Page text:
You know about Martha and her uncommon pedigree—daughter of Kate McGarrigle and Loudon Wainwright III, sister of Rufus. You know about her frank, songwriting and raw vocals. This year at the Jazz Winnipeg Festival, you’ll see another side of this captivating singer. This time, Martha is Edith—Piaf, that is, the legendary French chanteuse. Wainwright recorded Piaf classics for her latest live album, Sans Fusils, Ni Souliers, à Paris, and she will recreate those performances for a Winnipeg audience. Opening the show is singer/pianist duo José James and Jef Neve. (Sunday, June 27 @ Pantages Playhouse Theatre, 8 p.m., $41)


Tri-lingual Elisapie Isaac brings a dazzling and dense range of influences and inspiration to her music. Inuk by birth, she was raised in a northern Quebec Inuit community. She’s been a journalist, a filmmaker and half of the folk duo Taima, but now she’s struck out on her own with a solo record, There Will Be Stars. You’ll have two chances to experience her charming and transporting folk-pop (sung in English, French and Innu) on two occasions during the festival. Don’t miss out. (Sunday, June 27 @ Old Market Square, 7 p.m., free and later @ Aqua Books, 9:30 p.m., $12 adv./$15 door)


The record-conscious kids these days agree on just about everything these days—but I guarantee that if you force a group of stubborn people to choose their favourite Deerhoof record, there’s going to be one hell of a knife fight. There’s the absurd Milk Man, which has since been turned into a kids’ play, The Runners Four, their huge double album which is closest they’ll ever come to making pop songs, or the kitchen-sink attitude of Reveille—hell, you could justify any album they’ve made. This San Francisco four-piece has been around for more than 15 years and they’ve released 10 albums that can only be summed up as non-commercial rock and pop. Playing with time signatures, electronics, or harmonies, Deerhoof have done it all—yet they’re still known best for tearing it up onstage as a four-piece band. (Monday, June 28 @ Pyramid Cabaret, 9 p.m., $15 adv./ $18 door)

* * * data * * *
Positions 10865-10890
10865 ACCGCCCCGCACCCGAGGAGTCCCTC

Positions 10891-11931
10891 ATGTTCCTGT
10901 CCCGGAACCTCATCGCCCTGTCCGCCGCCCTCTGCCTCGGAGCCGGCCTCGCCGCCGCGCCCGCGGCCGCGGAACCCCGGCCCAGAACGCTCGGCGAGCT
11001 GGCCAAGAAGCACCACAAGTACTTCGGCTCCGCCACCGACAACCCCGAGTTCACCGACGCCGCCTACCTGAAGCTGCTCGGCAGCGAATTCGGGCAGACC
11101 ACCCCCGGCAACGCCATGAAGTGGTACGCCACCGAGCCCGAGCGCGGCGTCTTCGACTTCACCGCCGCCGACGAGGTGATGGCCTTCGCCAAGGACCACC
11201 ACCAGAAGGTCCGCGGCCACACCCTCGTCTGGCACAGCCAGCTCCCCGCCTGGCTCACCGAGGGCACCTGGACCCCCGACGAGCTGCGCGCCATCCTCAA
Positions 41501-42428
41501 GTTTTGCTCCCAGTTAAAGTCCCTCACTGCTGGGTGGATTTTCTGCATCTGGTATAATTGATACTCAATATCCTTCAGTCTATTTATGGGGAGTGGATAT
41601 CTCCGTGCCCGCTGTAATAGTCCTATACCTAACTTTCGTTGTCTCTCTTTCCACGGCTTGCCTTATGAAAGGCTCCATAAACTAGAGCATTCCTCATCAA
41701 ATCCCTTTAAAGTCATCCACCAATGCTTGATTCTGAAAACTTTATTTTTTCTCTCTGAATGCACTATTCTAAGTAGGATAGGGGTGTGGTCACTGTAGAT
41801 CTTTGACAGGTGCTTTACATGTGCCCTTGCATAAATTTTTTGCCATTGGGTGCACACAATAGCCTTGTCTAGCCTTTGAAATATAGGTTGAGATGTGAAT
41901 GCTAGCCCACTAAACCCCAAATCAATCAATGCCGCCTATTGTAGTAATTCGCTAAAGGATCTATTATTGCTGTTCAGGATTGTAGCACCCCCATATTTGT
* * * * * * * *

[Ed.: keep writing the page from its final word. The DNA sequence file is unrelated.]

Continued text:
The Sunday night show of the Club Series is going to be quite the rowdy time. Think About Life, Canada’s finest sampler-and-synth-based band, is always bursting with energy, and singer Martin Cesar has more than enough personality to spare. A quick listen to the killer-catchy songs “Sweet Sixteen” or “Havin’ My Baby” off their latest album Family should be enough to convince that they’re worth seeing. But if that band isn’t enough to tickle your fancy, there is also Bonjay, an electronic Toronto duo steeped in dancehall and R&B. The duo began simply to play parties, but now they’re a full-fledged project, with thousands of followers and recordings to their name, which play out like an even more chill version of Santigold. (Sunday, June 27 @ Pyramid Cabaret, 10 p.m., $15 adv./$18 door)


True, true, there’s an awful lot of novelty wrapped up in the premise of this concert—under the name the Slew, Kid Koala and Dynomite D made the soundtrack to a film using nothing but biting rock albums and their sweet turntable skills, only for the film never to be released. Enter Wolfmother’s rhythm section. They dig the Slew’s music, they start playing together and voila, they’re all taking the show on the road. But despite all those pretenses, if the live show delivers anything close to the record that the Slew released, it’ll be one hell of a blow-you-out-of-the-water experience. Most of the songs are driving, in-your-face, and heavy-hitting like Wolfmother’s rock tracks, but it’ll maintain all of the quirk of Kid Koala that you’d expect—not to mention Kid Koala and Dynomite D dueling on not four turntables, but six. (Thursday, July 1 @ Pyramid Cabaret, 10 p.m., $18 adv./ $20 door)

Jazz for Humanity

By Kaeleigh Ayre

Being a co-executive director of an organization is not something every 20-year-old can put on their resume, but Rayannah Kroeker can. The fourth-year University of Manitoba jazz voice student is an up-and-coming presence in the Winnipeg jazz scene. When she’s not in class or participating in world development conferences, she can often be found performing with the Retro Rhythm Review or Winnipeg Jazz Orchestra. Since 2007 she has been putting her all into presenting Jazz for Humanity—an annual concert with a conscience.